A Superficial Look at Surfaces. J Coupland, Penn State, University Park, PA, USA
Most foods and biological materials contain multiple phases separated by interfaces. The properties of the interfaces differ from the properties of the component phases and can often determine the overall behavior of the system. In this work I will show how mechanical and thermodynamic surface properties arise from the imbalance of intermolecular forces at the surface. Next curved surfaces where the unbalanced forces lead to compression of internal phases or attraction between particles in the form of capillary forces are described. Finally the modification of surface structure by adsorption of amphiphilic material is examined. At all stages I take a qualitative and molecular approach to provide an intuitive understanding of surface properties.
The Use of Inverse Chromatography for Research and Teaching Lipid Technology. J.W. King, University of Arkansas, Department of Chemical Engineering, Fayetteville, AR, 72701, USA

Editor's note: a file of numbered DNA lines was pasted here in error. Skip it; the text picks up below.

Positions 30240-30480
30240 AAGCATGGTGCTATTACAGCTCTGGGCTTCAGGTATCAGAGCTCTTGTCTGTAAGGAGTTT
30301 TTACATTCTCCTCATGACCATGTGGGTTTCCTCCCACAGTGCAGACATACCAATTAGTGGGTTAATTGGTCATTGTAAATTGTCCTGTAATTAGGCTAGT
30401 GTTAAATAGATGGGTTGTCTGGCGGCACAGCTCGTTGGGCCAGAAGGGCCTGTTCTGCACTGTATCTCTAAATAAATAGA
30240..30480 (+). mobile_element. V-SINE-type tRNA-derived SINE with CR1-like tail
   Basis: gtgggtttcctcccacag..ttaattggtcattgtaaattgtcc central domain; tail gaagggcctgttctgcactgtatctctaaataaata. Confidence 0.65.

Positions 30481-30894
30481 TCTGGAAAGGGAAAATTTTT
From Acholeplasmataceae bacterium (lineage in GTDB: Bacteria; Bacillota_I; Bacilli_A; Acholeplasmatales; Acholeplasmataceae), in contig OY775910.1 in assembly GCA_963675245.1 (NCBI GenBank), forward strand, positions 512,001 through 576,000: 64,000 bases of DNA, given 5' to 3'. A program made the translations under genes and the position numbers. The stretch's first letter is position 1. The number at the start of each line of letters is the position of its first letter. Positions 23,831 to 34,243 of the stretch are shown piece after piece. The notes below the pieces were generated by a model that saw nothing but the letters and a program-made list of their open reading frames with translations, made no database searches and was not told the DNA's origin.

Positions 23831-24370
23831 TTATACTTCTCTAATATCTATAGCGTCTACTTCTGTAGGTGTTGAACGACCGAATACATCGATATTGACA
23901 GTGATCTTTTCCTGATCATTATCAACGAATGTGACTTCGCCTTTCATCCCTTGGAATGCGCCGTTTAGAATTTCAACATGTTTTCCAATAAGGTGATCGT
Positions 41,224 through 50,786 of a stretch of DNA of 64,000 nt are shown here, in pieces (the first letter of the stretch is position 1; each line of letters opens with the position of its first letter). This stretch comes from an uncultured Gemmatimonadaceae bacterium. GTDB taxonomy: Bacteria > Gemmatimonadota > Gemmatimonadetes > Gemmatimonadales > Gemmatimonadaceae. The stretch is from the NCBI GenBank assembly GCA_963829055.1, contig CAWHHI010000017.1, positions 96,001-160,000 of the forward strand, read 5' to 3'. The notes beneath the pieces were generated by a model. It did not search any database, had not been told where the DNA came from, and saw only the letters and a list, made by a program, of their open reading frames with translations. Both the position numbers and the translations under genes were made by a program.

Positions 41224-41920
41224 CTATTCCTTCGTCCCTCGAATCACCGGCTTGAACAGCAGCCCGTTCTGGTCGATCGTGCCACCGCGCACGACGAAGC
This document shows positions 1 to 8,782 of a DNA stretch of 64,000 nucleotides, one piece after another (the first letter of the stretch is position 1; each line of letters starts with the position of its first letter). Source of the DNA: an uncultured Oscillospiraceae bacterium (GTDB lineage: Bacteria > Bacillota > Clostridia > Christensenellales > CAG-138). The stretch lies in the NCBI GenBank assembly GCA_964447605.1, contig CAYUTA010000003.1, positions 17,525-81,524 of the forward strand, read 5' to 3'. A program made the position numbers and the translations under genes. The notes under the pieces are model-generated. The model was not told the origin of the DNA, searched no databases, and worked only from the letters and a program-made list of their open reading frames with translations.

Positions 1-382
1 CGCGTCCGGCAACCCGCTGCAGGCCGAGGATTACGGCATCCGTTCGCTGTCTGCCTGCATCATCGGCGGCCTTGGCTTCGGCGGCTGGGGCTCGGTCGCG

The use of chromatographic methods provide an excellent mechanism for conducting research and teaching students the physicochemical aspects of oil and lipid characterization. Using inexpensive and modified gas and liquid chromatographic instrumentation has allowed us to determine the solvent and surface properties of lipid substrates contained within the chromatography column. Such solution thermodynamic properties as activity coefficients at both infinite dilution and finite concentrations, Henry's Law constants, chi-interaction parameters, and solubility parameters can be determined from ambient conditions to higher temperatures using both IGC and ILC methods. Processing of the chroimatographic retention and peak profile data trains students in the principles of surface chemistry and solution thermodynamics, and provides data for use in process engineering, the physical chemistry of solutions and interfaces, and physicochemical property data on oils, wax esters, biodiesel, and glycerol.